This fuel tank pressure sensor article covers a boatload of General Motors cars and trucks. These automobiles will set a check engine light code in the P0440 range.
However, when the sensor itself causes a problem, P0452 or a P0453 set for the fuel tank pressure reads low or high respectively. Unfortunately, if the seal fails where the sensor fits into the fuel tank it can also set evaporative emission system leak codes like P0442.
These Evap leak codes are often confused with vapor canister purge valve problems that I covered in a separate article. So lets learn how to test a fuel tank pressure sensor before we replace it.
First, let me deliver the good news. When this computer sensor fails it doesn’t change the way the vehicle runs. It will however turn on the check engine light and cause you to fail a state emission inspection.
This is a simple three wire circuit so we have that going for us as well. There's a 5 V reference voltage wire that comes from the ECM, a ground wire and a signal wire that returns a variable voltage back to the power train control module. This simple setup makes diagnosis straightforward.
The bad news is the components aren't easy to get at as they fit into the top of the fuel tank near the sending unit and hanger assembly that holds the fuel pump module inside the tank. In this article we'll cover the basic operation, diagnosis of the problem and some tips for replacing the sensor and testing the circuit before you put things back together.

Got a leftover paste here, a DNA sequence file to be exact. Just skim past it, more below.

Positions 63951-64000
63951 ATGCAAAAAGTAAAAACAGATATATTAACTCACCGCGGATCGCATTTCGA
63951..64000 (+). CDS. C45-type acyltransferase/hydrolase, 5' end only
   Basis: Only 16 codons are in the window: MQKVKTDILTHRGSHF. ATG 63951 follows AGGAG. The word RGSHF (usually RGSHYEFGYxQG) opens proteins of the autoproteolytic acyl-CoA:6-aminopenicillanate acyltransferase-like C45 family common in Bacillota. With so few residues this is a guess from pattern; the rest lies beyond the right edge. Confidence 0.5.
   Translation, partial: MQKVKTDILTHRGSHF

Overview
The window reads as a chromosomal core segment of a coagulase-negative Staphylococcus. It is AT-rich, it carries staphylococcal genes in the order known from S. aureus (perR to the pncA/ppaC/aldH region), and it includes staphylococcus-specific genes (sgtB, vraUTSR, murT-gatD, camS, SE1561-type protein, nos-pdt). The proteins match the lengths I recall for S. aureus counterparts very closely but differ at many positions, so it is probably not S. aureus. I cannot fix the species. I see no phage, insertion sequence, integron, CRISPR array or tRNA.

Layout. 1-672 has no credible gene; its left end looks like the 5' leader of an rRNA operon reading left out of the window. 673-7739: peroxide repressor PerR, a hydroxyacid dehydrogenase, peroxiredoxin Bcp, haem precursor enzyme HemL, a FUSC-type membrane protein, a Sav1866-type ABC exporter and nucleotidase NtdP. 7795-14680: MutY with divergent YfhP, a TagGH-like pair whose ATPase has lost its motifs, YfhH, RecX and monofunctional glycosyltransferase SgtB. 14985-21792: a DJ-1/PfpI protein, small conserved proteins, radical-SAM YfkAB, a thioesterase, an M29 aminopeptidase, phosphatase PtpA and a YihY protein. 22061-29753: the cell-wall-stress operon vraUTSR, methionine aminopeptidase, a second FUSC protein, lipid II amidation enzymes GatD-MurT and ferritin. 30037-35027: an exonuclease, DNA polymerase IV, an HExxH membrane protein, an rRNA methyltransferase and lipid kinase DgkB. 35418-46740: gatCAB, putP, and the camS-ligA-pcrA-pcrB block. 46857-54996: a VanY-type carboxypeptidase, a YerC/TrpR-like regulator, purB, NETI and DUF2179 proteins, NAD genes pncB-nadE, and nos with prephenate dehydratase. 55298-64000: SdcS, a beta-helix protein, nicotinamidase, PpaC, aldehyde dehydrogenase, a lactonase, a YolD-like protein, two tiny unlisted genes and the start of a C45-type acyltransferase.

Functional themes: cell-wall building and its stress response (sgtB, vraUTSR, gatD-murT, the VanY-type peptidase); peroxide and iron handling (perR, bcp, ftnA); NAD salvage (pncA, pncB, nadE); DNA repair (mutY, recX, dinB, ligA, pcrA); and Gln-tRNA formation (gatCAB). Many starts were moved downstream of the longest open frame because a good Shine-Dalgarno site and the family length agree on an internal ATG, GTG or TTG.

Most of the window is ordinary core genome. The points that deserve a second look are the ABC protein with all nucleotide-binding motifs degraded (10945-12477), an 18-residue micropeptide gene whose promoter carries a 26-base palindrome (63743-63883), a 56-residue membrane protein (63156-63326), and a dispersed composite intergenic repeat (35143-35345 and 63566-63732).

As I discussed in other articles about the evaporative emission system, these codes set to notify drivers that fuel vapor might be leaking into the atmosphere.
The Environmental Protection Agency asked car manufacturers to perform tests to verify that the fuel system maintains a perfect seal at all times.
Manufacturers were forced to design inexpensive systems capable of taking thousands of tests over long periods of time. The little plastic parts put in charge often malfunction. The fuel tank pressure sensor has the final say in telling the computer if the tank pressure is holding during a key on pressure test.
If this sensor isn’t working correctly the computer gets false information and turns on the check engine light. Although the pressure sensor is often the cause of a P0452 or P0453 there are other possible causes. Breaks in the signal wire or the ground connection will also cause these two codes to set.
Unless you have an automotive scan tool you're going to have to lower the tank to perform the tests to verify that the sensor itself has failed. If you have an automotive scanner, you can pull up the pressure voltage on the scan tools data stream.
The voltage should never read zero or 5 V. Instead the reading should be somewhere in between those high and low points. The voltage should also change when the engine is first started. If you do find a fixed voltage reading between zero and 5 V you most likely have a defective sensor.
If you don't have an automotive scanner you'll have to lower the tank and pull the connector off the pressure sensor and test it with a voltmeter. If the voltage reading is either zero or five then it's possible that you have a wiring problem.
When you disconnect the sensor the wire all the way to the right, which is gray with a black tracer on many models, is the 5 V reference coming in from the computer.
The orange wire with a black tracer all the way to the left supplies a constant ground. If both of these locations test good with the key in the run position, then you have a failed fuel tank pressure sensor.
However, you can take an additional step to verify this by plugging the connector back in and back probing the center or green colored signal wire that sends information back to the computer. I use a T shaped hat pin to back probe these ECM connectors.
The results should be a varying voltage and not fixed at zero or five when the ignition key is cycled to the on position. Sidebar: The diagnostic steps above cover the most common problems.